4. “Breathe” (Pink Floyd, Dark Side of the Moon)
Though Gilmour isn’t really known for his riffs, his tasteful, innovative use of effects achieves an almost symphonic grandeur here. Simple, elemental, transparent, ephemeral—a lush, dreamy ballad for stargazers and skywatchers. Utterly original use of lap steel guitar.
5. “Firebomb” (Chrome, 3rd from the Sun)
A virtual prototype of Helios Creed’s raunchy space garage guitar assault. Explosive, incendiary axe grinding for cybernauts. Bonus points for one of the most chaotic and twisted solos ever waxed to vinyl or burned to CD. The sonic equivalent to biting down on a piece of tin foil.
6. “The Right Stuff” (Robert Calvert, Captain Lockheed and the Starfighters)
A driving, visceral riff. Pure, sinewy muscle stretched lean over a power dive of alternating 5ths. Simultaneously earthy and stratospheric, the ascending/descending chord progression creates a sense of constantly accelerating momentum. May Bob’s phoenix soul rise from the ashes and soar forever in an F-104 over the skies of Valhalla.
7. “1988 Aktivator” (Steve Hillage, Open + Studio Herald)
This chunky Chuck Berry-influenced riff blazes like a glorious kamikaze through the sky. Amphetamine-fueled and hyperdriven, this is pure power guitar that overwhelms the mid-range spectrum. Hillage rarely achieved such total psychedelic anarchy, but here he polished his diamond-hard rock to a shimmering gleam.
8. “Kickmuck” (Ozric Tentacles, Pungent Effulgent)
Swirling, whirling, almost dervish-like. Shiva could slam dance to this hypnotic yet hyperactive riff phase-shifted beyond the third dimension. By the way, Ed, what the hell is a “kickmuck”?
9. “Negasonic Teenage Warhead” (Monster Magnet, Dopes to Infinity)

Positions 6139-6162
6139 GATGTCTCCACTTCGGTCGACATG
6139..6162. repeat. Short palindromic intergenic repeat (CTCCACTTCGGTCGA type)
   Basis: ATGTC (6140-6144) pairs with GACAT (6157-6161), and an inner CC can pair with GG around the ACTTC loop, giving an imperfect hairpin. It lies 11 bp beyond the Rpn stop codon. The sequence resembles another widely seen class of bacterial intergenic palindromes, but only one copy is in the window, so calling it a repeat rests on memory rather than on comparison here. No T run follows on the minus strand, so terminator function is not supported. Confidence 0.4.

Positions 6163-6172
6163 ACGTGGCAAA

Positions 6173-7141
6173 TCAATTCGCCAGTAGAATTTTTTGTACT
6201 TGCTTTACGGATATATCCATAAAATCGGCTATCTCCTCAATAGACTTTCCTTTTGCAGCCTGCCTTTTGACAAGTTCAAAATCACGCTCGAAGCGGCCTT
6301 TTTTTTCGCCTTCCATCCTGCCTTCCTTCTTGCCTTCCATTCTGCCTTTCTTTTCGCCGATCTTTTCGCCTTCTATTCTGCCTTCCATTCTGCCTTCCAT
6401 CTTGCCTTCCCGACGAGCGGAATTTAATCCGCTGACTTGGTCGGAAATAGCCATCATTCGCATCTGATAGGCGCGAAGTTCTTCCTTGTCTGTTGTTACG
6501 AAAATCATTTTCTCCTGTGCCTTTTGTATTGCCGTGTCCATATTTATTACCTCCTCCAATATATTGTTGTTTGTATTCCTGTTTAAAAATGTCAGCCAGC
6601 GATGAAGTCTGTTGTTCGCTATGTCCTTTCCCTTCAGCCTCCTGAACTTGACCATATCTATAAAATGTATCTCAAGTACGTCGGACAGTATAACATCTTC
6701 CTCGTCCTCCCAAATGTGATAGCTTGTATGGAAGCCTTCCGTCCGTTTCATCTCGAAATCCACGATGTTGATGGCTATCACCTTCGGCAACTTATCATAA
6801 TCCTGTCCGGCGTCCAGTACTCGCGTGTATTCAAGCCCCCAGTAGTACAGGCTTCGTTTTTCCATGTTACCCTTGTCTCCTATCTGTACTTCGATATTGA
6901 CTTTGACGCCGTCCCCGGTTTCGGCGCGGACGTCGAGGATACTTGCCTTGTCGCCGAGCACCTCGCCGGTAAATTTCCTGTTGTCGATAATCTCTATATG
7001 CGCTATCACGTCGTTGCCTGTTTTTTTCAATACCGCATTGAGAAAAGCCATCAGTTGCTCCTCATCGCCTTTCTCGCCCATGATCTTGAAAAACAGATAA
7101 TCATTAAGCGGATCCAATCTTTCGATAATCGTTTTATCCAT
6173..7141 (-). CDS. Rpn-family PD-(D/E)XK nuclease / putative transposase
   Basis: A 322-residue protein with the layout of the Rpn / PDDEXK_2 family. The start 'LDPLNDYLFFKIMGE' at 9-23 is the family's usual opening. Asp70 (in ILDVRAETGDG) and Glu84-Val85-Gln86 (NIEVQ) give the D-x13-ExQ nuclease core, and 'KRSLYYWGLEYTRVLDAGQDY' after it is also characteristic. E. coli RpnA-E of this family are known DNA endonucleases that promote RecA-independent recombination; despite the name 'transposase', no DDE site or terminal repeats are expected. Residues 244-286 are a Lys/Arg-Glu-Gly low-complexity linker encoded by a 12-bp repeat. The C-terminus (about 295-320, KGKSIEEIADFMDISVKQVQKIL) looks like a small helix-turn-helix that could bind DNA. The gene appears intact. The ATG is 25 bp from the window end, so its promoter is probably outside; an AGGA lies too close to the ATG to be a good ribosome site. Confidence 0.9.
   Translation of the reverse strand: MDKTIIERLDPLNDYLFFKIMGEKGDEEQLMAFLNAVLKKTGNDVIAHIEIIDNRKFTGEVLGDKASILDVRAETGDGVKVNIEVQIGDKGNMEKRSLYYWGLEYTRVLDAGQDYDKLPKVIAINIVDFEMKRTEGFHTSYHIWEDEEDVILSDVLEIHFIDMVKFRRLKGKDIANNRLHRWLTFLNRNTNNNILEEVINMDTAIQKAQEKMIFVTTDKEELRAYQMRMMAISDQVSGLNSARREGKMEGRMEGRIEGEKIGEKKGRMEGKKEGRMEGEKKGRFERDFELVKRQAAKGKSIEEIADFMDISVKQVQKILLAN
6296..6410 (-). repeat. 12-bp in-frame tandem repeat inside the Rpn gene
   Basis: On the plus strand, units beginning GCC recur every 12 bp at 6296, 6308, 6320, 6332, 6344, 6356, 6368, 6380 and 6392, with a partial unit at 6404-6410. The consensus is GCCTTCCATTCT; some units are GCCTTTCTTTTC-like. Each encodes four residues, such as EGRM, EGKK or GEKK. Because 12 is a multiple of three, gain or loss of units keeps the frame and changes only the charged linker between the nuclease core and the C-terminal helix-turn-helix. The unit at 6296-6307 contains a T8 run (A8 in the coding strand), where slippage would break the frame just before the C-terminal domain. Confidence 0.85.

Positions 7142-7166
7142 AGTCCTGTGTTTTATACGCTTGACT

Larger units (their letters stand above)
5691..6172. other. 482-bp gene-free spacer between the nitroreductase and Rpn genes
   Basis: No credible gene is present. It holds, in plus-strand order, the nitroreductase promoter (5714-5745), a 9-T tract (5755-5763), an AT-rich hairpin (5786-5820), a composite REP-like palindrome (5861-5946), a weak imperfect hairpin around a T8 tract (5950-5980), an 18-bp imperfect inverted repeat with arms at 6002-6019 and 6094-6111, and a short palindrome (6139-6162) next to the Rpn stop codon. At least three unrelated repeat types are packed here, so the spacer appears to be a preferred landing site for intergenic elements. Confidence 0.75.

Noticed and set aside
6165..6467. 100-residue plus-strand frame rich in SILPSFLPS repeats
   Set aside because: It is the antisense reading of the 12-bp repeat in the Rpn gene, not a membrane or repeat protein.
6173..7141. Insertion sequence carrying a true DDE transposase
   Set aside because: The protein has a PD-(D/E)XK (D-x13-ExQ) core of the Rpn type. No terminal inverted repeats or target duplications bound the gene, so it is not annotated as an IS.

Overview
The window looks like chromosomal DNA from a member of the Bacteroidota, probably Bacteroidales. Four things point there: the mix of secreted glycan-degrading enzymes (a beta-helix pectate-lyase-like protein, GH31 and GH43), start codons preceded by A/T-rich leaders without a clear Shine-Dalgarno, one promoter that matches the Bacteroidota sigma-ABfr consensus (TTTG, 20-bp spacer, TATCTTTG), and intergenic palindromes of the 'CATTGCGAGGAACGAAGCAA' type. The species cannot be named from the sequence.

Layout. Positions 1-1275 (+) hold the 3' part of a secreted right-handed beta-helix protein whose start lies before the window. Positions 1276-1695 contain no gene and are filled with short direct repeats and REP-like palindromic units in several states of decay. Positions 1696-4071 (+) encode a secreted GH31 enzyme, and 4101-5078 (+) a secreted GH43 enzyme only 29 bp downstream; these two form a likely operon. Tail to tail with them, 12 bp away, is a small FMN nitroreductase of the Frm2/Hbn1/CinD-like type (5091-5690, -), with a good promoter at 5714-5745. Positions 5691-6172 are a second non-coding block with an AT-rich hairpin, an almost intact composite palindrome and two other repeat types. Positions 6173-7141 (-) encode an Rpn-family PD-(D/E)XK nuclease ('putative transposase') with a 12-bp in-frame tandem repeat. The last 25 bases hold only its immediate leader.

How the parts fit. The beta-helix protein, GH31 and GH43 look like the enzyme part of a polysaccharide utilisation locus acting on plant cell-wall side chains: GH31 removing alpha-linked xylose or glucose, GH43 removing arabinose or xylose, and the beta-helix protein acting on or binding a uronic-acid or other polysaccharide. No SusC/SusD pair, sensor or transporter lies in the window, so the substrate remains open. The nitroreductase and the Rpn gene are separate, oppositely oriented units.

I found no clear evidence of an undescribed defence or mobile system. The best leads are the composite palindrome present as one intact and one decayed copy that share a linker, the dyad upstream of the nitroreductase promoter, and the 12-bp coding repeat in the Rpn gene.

Anthemic and addicting—the “Baba O’Riley” of stoner/space rock. Cinematic in its defiant vision of youth on fire in the space age, and as primal as the moon itself. The new psychedelic commandos, masters of the neo-fuzz drone.
10. “Shockneck” (Pressurehed, Sudden Vertigo)
A tornadic frenzy of guitars, controlled, but just barely. Imagine if you could hotwire your Strat with a Van de Graaf generator. This is what it would sound like. “Shockneck” seethes with the awesome force of static electricity trapped in a laboratory test tube. Nerve-racking.
11. “Stand By” (Heldon, Stand By)
Richard Pinhas, Heldon’s chief axe-murderer, spirals downward on a flurry of diminished 6ths into a maelstrom of stormy arpeggios. Relentless, like a heat-seeking missile on a suicide mission. Guerilla warfare for the politically committed guitar terrorist.
12. “XL-35” (Helios Creed, Kiss to the Brain)
A towering inferno of power chords. This is what an acid trip would sound like if its chemical essence could be sonically distilled and amplified through a Marshall stack. Helios is your navigator on the express elevator to the center of the galaxy ... and beyond.
13. “Future Days” (Can, Future Days)
Though the late Michael Karoli’s guitar rarely dominated any Can song, his alternately slinky/jangly/droney/funky riff really propels this piece into another dimension where the remnants of ‘60s psychedelia collide head-on with tribal fusion—and years before Eno and Byrne did it on My Life in the Bush of Ghosts.
14. “Neuschnee” (Neu, Neu 2)
An achingly beautiful riff built around a pentatonic scale. As simple as a lotus blossom, reflective crystalline. This is the cosmic harmony the Buddha heard under the Bo tree, albeit with Klaus Dinger’s propulsive “motorik” backbeat tethering Michael Rother’s lofty aspirations to terra firma.
15. “Kings of Speed” (Hawkwind, Warrior on the Edge of Time)